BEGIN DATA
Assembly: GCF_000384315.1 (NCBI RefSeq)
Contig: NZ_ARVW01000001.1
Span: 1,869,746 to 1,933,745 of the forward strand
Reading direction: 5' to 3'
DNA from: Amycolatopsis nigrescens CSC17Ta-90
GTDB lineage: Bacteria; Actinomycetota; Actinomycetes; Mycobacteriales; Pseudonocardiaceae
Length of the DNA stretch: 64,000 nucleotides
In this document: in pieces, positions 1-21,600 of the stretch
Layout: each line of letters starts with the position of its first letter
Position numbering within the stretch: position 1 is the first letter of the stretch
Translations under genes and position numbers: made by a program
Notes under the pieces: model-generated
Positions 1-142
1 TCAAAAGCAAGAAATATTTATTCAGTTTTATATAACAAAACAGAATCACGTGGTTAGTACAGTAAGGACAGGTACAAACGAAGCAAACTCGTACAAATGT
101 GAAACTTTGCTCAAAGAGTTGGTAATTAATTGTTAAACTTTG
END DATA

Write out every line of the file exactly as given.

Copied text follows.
Assembly: GCF_000384315.1 (NCBI RefSeq)
Contig: NZ_ARVW01000001.1
Span: 1,869,746 to 1,933,745 of the forward strand
Reading direction: 5' to 3'
DNA from: Amycolatopsis nigrescens CSC17Ta-90
GTDB lineage: Bacteria; Actinomycetota; Actinomycetes; Mycobacteriales; Pseudonocardiaceae
Length of the DNA stretch: 64,000 nucleotides
In this document: in pieces, positions 1-21,600 of the stretch
Layout: each line of letters starts with the position of its first letter
Position numbering within the stretch: position 1 is the first letter of the stretch
Translations under genes and position numbers: made by a program
Notes under the pieces: model-generated
Positions 1-142
1 TCAAAAGCAAGAAATATTTATTCAGTTTTATATAACAAAACAGAATCACGTGGTTAGTACAGTAAGGACAGGTACAAACGAAGCAAACTCGTACAAATGT
101 GAAACTTTGCTCAAAGAGTTGGTAATTAATTGTTAAACTTTG